The stadium that Giants quarterback Eli Manning surveyed with three and a half minutes left Saturday against the Pittsburgh Steelers had grown supportive around him. Sure, thousands of Pittsburgh fans were still waving little gold towels, many having bought their tickets from disgusted Giants fans, and plenty of doubts circulated among Giants fans forming the rest of the crowd of 78,836.
But for a surprising moment, the Giants were giving them a reason to cheer, a spunky team in a close game against one of the best teams in the NFL, threatening the Steelers' 3-point lead at the Giants' 44-yard line.
On third-and-2, Manning let fly a pass that soared toward Amani Toomer, only to have the last flame of hope snuffed out. Steelers cornerback Willie Williams got tangled with Toomer, and Toomer fell down. Williams caught the ball -- whether it should have been called pass interference was worthy of debate -- sealing the Steelers' 33-30 victory.
"I would have liked to have seen a call, believe me," Manning said. "Those are the things that are the difference in the team that's won five games and a team that's won 12 games. They just made the plays. It's a tough way to lose."
The Giants have plenty of experience finding ways to lose, having dropped seven in a row to slide to 5-9. The Steelers have become well acquainted with different ways to win, a versatility well illustrated in their 12-1 record.
"This was a gutsy win for our football team," Steelers coach Bill Cowher said, giving a nod to the Giants' effort. "Those guys played hard. Their quarterback, you knew he was going to come out of it. He did what we figured all week."
Considering the records, Cowher may have been the only one outside the Manning family circle that was figuring on that. The Steelers still have much to play hard for; they are fighting for home-field advantage in the American Football Conference playoffs.
The Giants are playing for little more than salvaging a shred of pride.
Yet it was a fight, from the opening moments to the sight of Williams running away with Manning's last pass.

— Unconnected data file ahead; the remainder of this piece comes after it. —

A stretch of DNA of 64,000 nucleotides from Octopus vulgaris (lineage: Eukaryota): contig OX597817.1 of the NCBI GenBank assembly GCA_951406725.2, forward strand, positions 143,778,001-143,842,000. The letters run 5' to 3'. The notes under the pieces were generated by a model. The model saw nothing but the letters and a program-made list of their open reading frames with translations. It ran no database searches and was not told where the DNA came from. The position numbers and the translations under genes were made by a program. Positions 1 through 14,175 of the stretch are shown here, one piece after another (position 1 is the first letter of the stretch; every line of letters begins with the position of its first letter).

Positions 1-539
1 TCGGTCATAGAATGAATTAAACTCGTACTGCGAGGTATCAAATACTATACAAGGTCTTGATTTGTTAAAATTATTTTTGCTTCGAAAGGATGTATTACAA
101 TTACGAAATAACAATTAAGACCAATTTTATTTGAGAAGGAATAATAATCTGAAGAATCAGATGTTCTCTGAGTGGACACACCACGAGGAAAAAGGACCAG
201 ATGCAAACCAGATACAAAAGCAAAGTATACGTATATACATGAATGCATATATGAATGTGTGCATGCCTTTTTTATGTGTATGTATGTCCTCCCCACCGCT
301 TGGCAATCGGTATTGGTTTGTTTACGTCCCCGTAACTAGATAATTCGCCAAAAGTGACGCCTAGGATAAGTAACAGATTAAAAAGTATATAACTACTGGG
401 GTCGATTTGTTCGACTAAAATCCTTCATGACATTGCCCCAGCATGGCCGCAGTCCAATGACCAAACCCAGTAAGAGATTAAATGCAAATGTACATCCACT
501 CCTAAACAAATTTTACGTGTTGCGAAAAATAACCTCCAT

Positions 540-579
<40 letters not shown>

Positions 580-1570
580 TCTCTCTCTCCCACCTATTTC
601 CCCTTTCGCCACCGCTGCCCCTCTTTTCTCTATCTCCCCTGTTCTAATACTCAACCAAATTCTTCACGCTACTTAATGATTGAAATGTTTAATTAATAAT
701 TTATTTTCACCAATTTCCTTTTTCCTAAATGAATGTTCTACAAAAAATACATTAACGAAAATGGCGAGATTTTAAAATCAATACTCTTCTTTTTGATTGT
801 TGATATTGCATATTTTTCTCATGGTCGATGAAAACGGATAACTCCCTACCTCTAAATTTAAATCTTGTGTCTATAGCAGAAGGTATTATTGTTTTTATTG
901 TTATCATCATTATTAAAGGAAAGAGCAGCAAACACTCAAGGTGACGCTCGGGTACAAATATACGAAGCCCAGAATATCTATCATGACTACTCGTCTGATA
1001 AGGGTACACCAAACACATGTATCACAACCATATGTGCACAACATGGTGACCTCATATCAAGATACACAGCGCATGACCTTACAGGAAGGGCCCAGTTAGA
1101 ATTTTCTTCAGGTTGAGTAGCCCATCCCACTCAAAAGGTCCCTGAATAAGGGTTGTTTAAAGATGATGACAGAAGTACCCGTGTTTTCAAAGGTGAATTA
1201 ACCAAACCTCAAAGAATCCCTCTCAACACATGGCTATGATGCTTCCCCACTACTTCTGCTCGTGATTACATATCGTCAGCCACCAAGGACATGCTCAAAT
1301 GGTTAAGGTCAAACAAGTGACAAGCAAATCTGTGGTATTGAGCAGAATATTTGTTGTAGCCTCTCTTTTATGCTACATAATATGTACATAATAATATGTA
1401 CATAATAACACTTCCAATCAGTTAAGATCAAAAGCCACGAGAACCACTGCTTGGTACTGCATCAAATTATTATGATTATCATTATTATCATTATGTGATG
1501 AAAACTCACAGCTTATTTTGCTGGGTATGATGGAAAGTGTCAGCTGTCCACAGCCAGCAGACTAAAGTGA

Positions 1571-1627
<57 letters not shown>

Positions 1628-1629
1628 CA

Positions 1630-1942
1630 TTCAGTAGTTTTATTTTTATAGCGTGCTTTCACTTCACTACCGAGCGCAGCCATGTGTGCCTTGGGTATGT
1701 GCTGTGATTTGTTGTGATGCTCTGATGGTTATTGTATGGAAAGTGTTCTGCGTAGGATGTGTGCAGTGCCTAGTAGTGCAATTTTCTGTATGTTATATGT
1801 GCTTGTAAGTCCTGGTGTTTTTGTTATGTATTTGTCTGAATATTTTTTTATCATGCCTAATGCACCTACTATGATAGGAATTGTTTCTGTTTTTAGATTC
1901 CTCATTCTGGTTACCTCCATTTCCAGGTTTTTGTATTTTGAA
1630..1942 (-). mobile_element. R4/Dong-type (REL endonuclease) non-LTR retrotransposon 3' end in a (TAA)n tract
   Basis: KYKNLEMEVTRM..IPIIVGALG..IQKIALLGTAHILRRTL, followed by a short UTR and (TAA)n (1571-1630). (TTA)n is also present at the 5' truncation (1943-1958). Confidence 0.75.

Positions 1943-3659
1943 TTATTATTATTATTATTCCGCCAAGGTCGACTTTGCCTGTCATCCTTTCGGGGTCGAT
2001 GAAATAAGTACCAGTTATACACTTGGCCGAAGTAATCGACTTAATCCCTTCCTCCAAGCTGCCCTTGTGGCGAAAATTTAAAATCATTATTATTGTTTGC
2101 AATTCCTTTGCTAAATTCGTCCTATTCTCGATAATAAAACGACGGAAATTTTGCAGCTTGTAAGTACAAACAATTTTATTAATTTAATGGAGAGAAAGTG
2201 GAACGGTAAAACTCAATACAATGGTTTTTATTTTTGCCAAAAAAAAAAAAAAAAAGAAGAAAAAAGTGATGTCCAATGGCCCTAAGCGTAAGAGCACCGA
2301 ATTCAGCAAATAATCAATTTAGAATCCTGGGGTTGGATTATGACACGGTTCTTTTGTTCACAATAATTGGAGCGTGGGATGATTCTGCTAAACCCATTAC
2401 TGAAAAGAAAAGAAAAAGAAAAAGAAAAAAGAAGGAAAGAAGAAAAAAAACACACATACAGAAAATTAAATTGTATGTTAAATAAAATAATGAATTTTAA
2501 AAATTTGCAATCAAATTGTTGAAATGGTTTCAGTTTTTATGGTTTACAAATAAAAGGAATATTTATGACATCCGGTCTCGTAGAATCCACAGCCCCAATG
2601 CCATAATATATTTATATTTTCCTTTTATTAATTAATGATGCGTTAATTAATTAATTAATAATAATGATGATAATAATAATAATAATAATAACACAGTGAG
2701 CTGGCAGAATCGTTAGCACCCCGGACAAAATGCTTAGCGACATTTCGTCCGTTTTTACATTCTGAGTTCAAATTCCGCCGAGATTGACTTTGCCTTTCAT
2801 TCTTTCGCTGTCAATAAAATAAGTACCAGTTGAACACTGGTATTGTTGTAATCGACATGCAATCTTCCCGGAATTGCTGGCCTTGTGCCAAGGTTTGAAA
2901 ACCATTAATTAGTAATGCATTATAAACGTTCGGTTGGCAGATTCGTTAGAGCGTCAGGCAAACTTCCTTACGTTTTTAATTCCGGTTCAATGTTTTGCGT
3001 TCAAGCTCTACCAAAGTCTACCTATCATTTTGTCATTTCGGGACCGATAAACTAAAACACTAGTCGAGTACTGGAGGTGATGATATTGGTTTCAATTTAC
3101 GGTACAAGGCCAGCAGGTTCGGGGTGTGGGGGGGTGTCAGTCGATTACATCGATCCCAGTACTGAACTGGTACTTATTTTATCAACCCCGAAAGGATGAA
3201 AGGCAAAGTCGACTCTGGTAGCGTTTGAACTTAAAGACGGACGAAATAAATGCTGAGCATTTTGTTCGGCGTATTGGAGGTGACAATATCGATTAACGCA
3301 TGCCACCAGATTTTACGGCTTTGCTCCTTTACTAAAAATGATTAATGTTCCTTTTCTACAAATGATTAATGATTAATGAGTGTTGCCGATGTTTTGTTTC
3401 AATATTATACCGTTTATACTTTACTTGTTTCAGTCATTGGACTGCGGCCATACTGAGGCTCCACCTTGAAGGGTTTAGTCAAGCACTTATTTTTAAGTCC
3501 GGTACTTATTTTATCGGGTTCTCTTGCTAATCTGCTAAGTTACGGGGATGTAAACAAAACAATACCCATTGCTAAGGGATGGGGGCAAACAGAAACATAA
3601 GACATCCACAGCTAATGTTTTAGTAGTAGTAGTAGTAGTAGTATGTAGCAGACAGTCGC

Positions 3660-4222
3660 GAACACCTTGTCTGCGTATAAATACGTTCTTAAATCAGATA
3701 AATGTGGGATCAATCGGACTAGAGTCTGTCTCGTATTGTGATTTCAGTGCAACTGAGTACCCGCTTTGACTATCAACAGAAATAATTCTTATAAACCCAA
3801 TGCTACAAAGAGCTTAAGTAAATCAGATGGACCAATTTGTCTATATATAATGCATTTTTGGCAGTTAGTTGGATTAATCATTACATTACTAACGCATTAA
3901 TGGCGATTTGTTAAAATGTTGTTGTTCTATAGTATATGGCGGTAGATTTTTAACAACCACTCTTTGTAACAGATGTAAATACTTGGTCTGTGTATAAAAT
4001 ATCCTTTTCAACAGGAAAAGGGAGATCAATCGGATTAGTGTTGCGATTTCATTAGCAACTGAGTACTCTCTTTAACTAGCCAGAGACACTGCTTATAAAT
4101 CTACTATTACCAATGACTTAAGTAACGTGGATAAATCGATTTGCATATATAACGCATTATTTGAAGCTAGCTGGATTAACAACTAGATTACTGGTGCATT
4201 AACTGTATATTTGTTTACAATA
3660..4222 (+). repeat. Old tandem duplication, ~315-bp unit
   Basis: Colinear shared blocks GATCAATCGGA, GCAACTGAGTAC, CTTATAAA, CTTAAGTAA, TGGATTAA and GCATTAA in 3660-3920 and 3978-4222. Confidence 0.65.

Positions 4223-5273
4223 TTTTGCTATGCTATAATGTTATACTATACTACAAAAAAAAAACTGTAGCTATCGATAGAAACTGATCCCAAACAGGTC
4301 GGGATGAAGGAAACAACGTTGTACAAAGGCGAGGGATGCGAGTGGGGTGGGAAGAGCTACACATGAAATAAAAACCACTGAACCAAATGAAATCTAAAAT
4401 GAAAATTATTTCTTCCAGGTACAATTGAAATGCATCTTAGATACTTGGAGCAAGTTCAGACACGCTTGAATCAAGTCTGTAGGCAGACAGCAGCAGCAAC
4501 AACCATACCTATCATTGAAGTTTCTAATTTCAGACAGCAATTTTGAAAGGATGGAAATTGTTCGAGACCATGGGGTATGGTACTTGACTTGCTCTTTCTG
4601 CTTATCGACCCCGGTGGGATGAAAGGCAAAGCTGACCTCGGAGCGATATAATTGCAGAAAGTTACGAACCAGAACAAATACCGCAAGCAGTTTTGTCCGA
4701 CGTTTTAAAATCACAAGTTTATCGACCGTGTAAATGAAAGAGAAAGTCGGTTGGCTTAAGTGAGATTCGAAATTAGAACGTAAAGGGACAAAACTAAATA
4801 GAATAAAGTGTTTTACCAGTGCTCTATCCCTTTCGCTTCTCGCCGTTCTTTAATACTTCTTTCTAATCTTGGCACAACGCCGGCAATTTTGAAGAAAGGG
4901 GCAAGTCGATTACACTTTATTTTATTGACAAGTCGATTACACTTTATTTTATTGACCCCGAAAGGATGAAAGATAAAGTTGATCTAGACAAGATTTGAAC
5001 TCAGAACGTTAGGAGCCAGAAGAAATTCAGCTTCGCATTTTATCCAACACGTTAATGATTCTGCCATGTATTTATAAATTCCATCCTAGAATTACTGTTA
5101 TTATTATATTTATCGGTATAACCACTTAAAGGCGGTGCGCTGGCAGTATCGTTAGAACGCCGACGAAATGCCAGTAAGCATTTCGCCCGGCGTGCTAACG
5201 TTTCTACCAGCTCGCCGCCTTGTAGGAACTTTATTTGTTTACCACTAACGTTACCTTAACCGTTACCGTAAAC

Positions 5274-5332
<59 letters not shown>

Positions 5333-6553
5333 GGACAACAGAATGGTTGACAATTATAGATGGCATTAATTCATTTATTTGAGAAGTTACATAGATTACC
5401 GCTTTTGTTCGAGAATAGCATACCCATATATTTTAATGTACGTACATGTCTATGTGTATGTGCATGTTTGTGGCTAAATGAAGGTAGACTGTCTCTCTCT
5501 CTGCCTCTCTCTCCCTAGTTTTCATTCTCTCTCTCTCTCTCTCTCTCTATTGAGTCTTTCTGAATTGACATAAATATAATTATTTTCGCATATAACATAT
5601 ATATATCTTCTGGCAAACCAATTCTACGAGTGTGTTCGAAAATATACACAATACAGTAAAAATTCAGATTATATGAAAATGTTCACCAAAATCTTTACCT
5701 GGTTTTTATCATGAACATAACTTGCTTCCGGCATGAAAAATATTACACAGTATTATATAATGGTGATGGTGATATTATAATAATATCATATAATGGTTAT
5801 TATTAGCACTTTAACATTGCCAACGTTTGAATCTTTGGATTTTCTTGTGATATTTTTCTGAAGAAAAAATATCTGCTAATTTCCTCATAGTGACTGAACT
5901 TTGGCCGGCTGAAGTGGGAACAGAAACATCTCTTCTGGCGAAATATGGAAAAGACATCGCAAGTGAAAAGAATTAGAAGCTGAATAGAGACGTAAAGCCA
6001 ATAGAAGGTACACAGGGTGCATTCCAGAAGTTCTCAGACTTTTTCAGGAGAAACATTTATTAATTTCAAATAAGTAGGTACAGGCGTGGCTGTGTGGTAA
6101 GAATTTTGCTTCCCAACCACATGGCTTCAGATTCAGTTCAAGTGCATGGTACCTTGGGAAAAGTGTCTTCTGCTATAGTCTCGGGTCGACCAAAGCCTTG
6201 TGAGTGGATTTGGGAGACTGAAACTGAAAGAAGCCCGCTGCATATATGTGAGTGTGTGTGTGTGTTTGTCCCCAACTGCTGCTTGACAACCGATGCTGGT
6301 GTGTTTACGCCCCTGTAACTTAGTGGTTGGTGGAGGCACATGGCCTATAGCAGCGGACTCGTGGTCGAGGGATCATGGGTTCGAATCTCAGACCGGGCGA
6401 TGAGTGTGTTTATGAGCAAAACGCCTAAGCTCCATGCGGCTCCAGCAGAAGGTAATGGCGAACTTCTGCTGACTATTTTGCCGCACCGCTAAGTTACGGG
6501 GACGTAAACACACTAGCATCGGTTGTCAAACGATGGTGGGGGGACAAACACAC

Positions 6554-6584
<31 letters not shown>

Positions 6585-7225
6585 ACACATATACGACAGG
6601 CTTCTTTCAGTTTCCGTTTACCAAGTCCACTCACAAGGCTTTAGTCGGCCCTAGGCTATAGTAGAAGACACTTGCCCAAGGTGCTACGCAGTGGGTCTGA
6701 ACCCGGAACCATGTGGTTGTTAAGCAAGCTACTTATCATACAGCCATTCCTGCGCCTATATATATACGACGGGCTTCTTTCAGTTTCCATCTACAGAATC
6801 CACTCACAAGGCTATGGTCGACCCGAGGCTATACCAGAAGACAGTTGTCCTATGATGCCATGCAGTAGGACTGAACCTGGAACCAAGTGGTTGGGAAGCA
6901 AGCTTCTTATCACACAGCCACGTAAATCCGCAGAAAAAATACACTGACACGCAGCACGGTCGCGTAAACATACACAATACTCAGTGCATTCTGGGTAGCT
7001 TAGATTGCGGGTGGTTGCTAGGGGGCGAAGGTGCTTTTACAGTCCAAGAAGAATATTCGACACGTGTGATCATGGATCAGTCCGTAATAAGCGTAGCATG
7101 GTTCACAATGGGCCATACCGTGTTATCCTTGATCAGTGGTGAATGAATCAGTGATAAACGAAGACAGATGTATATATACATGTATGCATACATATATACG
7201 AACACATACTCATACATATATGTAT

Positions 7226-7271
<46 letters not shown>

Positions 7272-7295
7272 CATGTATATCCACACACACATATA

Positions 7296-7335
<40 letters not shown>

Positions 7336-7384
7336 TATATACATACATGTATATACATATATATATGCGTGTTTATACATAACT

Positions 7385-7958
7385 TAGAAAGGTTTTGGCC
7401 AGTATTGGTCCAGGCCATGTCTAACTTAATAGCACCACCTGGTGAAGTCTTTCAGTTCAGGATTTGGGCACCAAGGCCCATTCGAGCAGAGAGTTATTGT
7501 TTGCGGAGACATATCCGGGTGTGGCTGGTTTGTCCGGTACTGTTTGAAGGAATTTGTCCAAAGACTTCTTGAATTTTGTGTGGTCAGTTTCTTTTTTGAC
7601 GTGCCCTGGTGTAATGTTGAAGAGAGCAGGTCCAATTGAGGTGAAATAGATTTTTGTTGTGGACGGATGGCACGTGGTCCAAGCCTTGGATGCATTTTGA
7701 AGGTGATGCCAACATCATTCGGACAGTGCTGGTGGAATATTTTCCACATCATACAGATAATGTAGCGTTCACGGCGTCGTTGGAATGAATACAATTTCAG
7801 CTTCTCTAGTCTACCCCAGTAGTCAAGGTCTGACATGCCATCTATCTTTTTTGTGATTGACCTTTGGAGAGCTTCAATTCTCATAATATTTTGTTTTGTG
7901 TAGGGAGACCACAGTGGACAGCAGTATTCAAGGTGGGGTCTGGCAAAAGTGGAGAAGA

"I felt we were going to win this game," Manning said. "Coming in, I had a good feeling, a better feeling than we've had. I don't know why, going against one of the best defenses in the league. At the end of the game, I thought we had the momentum, that we were going to get something done."
Certainly there was no evidence of that in the Giants' previous two losses. But coach Tom Coughlin walked into the team's Friday night meeting and told them he believed.
Forget that the Steelers' defense ranked in the top echelon of the NFL and that the Giants' offense could barely get out of its own way, he told them. Forget all the accolades being thrown at an offense directed by a quarterback, Ben Roethlisberger, living the flip side of Manning's rookie nightmare. Coughlin wanted them to ignore the statistics and the suspicions that the Giants had given the season up for dead and believe for no reason at all.
Strangely enough, it worked.
Shortly after the Giants trotted onto their home field to a round of boos by early-arriving Steelers fans, the Giants jump-started their chances. Willie Ponder, who lined up to return the kick only because Derrick Ward was injured last Sunday, raced downfield through a big hole, then cut toward the right sideline. He eluded one last desperate dive by Troy Polamalu and sailed 91 yards for a touchdown and a 7-0 lead 15 seconds into the game.